The Loopholes Blog was established by Cary Karp as a platform for material gathered during a study of the early history of crochet intended for publication, but extending beyond the envisioned scope of the final article. That and his subsequent publications about related topics are presented below (with a more comprehensive list of publications here). Selected aspects of the topics covered by these articles but not discussed in them, appear as essays in individual blog posts. These may, in turn, be collated for subsequent publication.
Defining Crochet — Textile History, Volume 29, Issue 2, 2018, pp. 209–223.
This article has it roots in a seminar held at the Antonio Ratti Textile Center of the Metropolitan Museum of Art, in May 2016. Its topic was the differentiation of crocheted fabric structures from other forms of looping, as a facet of the documentation of museum collections. A background paper for the seminar, titled “Defining Crochet,” was then expanded and submitted to the journal Textile History, where it was published online on 11 December 2018, and in print in late March 2019.
The Princess Frederick William Stitch — Journal of Dress History, Volume 4, Issue 2, Summer 2020, pp. 75–113.
An article about Tunisian crochet (corresponding to the preceding one) appears in the Summer 2020 issue of The Journal of Dress History, with the full title “The Princess Frederick William Stitch: The Parallel Emergence of Long–Hook Crochet in Prussia and England in 1858.” It is based on an unpublished presentation made at the Knitting History Forum conference in London in November 2018.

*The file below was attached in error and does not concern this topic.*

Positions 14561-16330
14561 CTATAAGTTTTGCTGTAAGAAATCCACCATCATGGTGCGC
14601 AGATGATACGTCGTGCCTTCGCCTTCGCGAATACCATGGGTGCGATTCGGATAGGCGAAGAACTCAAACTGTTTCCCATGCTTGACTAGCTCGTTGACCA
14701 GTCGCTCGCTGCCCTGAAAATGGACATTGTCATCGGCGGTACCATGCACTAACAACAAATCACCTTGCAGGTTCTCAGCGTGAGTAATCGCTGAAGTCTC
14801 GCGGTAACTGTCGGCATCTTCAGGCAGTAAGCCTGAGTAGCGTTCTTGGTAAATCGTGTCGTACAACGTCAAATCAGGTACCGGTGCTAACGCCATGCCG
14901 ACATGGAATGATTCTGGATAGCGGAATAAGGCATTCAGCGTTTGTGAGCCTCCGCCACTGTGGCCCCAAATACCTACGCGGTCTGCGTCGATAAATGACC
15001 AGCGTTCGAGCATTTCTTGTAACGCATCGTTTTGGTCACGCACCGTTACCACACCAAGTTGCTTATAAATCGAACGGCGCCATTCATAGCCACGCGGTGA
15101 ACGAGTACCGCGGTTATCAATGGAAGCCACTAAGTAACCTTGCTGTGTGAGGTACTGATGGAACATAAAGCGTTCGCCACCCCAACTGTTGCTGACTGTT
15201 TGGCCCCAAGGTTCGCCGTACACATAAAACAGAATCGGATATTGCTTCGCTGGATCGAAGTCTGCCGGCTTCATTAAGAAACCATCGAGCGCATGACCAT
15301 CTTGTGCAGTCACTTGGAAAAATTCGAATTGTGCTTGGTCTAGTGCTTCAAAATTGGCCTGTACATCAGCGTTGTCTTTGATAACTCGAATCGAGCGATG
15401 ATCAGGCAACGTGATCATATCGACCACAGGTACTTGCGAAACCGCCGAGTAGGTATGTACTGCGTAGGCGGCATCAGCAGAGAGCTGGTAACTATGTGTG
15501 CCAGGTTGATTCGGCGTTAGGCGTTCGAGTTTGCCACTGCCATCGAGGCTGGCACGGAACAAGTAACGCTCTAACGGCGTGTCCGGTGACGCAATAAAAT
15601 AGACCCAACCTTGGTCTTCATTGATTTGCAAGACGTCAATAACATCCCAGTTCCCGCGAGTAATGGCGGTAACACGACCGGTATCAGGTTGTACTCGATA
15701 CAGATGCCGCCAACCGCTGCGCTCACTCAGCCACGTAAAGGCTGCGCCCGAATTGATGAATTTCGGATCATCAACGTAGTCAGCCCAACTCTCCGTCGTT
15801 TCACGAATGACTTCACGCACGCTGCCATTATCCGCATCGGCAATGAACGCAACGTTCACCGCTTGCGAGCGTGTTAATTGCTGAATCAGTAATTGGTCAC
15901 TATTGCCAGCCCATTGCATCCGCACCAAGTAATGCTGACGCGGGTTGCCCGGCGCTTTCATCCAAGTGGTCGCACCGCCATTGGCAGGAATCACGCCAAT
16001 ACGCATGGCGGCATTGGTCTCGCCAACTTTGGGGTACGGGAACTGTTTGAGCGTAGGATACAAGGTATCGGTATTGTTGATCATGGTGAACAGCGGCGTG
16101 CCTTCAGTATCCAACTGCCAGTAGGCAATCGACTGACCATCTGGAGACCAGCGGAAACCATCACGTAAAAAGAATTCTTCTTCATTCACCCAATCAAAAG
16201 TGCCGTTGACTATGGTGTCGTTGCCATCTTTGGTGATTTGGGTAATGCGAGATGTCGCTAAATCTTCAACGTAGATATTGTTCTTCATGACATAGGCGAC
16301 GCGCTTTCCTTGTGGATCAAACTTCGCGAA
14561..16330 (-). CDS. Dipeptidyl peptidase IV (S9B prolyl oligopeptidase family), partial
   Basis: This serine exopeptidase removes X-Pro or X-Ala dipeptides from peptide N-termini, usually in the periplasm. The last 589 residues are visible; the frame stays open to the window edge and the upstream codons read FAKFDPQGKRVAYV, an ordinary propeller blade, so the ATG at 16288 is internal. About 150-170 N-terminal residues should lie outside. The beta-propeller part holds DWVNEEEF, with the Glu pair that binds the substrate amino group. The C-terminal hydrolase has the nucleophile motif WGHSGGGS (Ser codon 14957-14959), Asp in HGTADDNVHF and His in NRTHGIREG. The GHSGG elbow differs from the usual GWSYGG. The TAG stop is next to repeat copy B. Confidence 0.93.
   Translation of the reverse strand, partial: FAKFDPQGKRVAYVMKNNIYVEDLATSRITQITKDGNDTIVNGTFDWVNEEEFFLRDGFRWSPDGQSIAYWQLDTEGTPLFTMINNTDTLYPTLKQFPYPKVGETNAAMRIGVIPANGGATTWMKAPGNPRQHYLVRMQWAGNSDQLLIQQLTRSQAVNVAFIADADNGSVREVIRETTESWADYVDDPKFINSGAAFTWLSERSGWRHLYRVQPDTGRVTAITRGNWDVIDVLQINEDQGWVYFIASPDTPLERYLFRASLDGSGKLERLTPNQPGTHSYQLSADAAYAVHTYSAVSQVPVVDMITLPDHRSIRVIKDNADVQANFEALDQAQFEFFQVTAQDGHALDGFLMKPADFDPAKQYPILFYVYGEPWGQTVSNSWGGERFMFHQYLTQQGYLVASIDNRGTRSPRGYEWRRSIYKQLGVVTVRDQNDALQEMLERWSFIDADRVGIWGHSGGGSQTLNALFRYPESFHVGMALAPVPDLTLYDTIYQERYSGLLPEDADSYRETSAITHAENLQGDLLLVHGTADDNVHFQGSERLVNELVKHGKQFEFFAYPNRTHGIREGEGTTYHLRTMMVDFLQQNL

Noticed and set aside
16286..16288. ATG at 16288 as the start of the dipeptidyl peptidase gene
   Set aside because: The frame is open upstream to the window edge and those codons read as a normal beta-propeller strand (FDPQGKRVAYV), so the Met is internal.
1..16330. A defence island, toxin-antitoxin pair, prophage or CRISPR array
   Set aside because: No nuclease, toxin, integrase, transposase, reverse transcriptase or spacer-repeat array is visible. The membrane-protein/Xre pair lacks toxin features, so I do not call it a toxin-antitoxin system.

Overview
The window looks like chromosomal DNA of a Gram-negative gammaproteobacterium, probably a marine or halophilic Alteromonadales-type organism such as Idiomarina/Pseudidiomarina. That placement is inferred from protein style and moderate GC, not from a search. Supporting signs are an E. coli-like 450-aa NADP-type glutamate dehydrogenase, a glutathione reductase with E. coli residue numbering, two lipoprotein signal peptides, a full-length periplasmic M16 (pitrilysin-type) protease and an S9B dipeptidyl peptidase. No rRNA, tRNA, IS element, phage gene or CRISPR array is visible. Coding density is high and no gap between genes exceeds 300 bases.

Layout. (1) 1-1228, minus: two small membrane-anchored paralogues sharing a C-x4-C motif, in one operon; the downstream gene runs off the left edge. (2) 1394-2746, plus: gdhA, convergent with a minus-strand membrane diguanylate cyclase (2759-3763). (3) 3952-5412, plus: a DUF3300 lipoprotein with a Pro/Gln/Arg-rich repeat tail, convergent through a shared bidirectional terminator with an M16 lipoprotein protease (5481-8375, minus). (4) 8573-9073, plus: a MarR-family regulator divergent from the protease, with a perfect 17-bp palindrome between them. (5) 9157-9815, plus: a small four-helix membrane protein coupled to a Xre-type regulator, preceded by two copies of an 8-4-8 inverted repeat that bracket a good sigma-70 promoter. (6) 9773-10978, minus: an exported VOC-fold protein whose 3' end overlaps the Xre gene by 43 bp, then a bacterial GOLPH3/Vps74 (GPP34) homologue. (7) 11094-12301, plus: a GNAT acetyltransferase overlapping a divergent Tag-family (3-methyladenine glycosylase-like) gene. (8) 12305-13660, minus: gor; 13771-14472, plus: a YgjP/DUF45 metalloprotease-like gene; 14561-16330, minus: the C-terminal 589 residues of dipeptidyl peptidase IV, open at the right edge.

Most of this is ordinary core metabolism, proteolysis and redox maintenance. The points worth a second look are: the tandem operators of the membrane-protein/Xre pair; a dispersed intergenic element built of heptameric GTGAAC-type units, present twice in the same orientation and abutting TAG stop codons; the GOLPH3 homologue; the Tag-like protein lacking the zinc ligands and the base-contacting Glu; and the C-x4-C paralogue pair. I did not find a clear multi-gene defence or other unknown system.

Evolution in Early Crochet — PieceWork, Winter 2020, pp. 47–51.
This is a second study that addresses a facet of the history of crochet from the perspective of the tool used for it. The article has the full title “Evolution in Early Crochet: From Flat-Hook Knitting to Slip-Stitch Crochet.” It supplants several posts on this blog that dealt with focused aspects of the topic and were taken offline when the article was being prepared for submission. Details in those posts that are not covered in the article have been merged and extended in a subsequent post.
- The issue where the article appears can be obtained digitally and in print from the publisher of PieceWork.
Knotting and Tatting — Journal of Dress History, Volume 5, Issue 2, Early Summer 2021, pp. 8–47.
This article is based on a draft research report about early tatting instructions that was previously in limited circulation. A completely revised and expanded successor text was published in the Summer 2021 issue of The Journal of Dress History with the full title “Knotting and Tatting: The Dual Role of the Shuttle as a Fashion Accessory and Instrument of Decoration.”